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Class A Felony Lawyers

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What is a Class A Felony?

Most jurisdictions classify crimes into two categories- misdemeanors and felonies.  Misdemeanors are punishable by fines and jail time of less than one year. Felonies are more serious crimes that may be punished by stiffer fines and time in prison for more than one year.

Many states further classify felony crimes into classes, such as Class A, Class B, Class C felony, etc. Class A is usually reserved for the most serious types of felonies such as first degree murder, rape, involuntary servitude of a minor, kidnapping in the first degree, or other crimes that are considered to be heinous. 

The criminal laws of each state are different from one another. Each state’s criminal statutes may include different crimes under Class A felony, and the accompanying punishments may be different as well. Some states use different names and classification systems, such as Class 1 felony. 

What Are the Penalties of Class A Felony charges?

The punishments for each classification are usually the most severe beginning with Class A, and become less severe with the following classes. For example, Class A felony charges may result in a life imprisonment sentence, while Class D may result in a 25 year sentence. 

The legal consequences of a class A felony charge vary widely from state to state, but in general they include:

  • Heavy monetary fines (sometimes up to $100,000)
  • Lengthy prison sentences (anywhere from 10 years to life imprisonment)

A defendant may also receive additional penalties for class A felony charges if the crime involved a minor, or if the crime involved a sexual assault. Also, repeat offenders will receive more severe penalties. For example, some states impose a mandatory life sentence for persons who have committed a second Class A felony. 

Some class A felony offenders may be sentenced to a death penalty if the state or jurisdiction allows it. For states that do not impose the death penalty, other means of punishment may be prescribed, such as performing manual labor. A judge may issue probation if the offender is eligible.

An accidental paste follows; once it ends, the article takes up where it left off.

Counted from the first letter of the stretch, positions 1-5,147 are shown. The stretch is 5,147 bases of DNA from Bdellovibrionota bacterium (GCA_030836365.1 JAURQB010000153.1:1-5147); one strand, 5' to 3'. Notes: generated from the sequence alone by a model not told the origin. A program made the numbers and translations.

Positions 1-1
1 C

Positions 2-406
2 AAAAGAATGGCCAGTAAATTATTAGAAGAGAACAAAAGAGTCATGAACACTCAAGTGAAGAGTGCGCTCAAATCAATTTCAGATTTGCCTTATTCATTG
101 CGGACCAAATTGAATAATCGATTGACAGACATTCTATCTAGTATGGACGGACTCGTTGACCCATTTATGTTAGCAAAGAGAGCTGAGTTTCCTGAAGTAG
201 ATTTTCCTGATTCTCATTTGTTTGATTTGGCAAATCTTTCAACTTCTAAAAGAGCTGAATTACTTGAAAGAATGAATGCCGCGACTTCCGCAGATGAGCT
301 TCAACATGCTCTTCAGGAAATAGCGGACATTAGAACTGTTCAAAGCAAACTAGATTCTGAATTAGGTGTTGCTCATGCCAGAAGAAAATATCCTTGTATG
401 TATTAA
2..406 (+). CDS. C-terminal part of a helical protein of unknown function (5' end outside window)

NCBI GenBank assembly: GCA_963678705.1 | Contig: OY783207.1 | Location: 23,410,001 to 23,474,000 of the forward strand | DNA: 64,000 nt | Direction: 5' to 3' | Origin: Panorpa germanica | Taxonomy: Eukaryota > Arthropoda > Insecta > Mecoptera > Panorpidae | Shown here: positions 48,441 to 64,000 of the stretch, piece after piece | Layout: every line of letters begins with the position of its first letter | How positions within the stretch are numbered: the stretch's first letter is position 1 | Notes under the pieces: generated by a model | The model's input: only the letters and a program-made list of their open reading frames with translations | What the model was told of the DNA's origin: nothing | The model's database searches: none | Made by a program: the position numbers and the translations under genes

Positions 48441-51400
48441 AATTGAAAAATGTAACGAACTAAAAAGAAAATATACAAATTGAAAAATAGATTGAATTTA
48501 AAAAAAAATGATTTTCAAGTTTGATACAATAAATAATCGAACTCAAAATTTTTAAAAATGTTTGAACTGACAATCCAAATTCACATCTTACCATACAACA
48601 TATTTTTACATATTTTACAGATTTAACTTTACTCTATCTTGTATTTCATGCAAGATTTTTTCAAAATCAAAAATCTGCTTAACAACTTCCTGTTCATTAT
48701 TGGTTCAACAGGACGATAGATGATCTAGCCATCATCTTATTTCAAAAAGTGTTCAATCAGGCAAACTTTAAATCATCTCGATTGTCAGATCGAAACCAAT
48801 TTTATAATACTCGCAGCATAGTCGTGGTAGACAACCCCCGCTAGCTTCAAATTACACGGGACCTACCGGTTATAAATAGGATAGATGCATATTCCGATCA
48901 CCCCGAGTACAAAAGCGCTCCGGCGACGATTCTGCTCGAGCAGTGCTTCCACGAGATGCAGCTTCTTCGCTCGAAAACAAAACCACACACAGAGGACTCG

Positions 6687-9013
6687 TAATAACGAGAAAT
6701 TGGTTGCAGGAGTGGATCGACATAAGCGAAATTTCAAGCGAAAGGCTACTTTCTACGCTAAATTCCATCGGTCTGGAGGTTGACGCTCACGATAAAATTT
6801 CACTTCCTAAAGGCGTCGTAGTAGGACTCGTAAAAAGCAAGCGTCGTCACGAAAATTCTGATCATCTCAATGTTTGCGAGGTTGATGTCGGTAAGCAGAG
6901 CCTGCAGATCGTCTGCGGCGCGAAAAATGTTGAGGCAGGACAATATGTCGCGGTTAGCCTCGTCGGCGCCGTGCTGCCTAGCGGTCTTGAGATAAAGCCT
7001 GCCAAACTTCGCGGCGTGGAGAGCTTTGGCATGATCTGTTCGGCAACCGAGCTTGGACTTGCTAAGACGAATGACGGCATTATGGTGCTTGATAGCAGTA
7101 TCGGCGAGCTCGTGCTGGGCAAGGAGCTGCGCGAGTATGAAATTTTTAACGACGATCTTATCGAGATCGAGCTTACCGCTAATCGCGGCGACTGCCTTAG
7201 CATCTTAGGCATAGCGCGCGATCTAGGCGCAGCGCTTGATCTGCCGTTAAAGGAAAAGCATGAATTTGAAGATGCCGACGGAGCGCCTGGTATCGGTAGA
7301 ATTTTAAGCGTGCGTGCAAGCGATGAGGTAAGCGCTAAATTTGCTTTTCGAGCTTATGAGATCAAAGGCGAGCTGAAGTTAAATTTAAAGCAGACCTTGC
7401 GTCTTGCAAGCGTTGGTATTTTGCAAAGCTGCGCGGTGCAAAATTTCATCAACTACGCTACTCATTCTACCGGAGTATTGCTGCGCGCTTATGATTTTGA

Are there any Civil consequences for Class A Felonies?

In addition to the criminal penalties described above, being found guilty of a class A felony can result in many undesirable civil consequences such as:

  • Loss of the right to vote: Many states revoke voting privileges for convicted felons.
  • Loss of the right to bear arms: Convicted felons may be indefinitely deprived of their right to own or carry a firearm. Possession of a firearm by a convicted felon can result is in itself a separate felony charge. 
  • Loss of driving privileges: A judge may revoke the defendant’s driver’s license and driving privileges at their discretion. This often happens if the class A felony was a DUI resulting in the death or serious injury of the victim, or if the person intentionally used their vehicle to injure or assault someone.
  • Loss of child custody/visitation privileges: This may be imposed especially if the defendant is considered to be dangerous or if the felony involved harm to a child.
  • Jury duty restriction: In many jurisdictions, persons guilty of a Class A felony cannot serve on a jury until they have completed their sentence or probation period.

Finally, having a class A felony on one’s criminal record may make it more difficult for the person to find a job or housing. Most screening interviews require disclosure of any history felony charges (though they may not always be able to ask about the nature of the offense). A judge may also restrict travel outside of the country.   

Do I Need a Lawyer for Class A Felony charges?

Class A felonies are generally the most serious type of crime; they carry with them the most severe legal penalties and can even result in a life prison sentence. If you are facing Class A felony charges, you should speak with an experienced criminal attorney immediately for advice on how to proceed. Your lawyer will be able to assist you in court and determine whether you have any defenses available, such as self-defense. 

Photo of page author Peter Clarke

, LegalMatch Content Manager

Last Modified: 03-06-2018 01:23 AM PST

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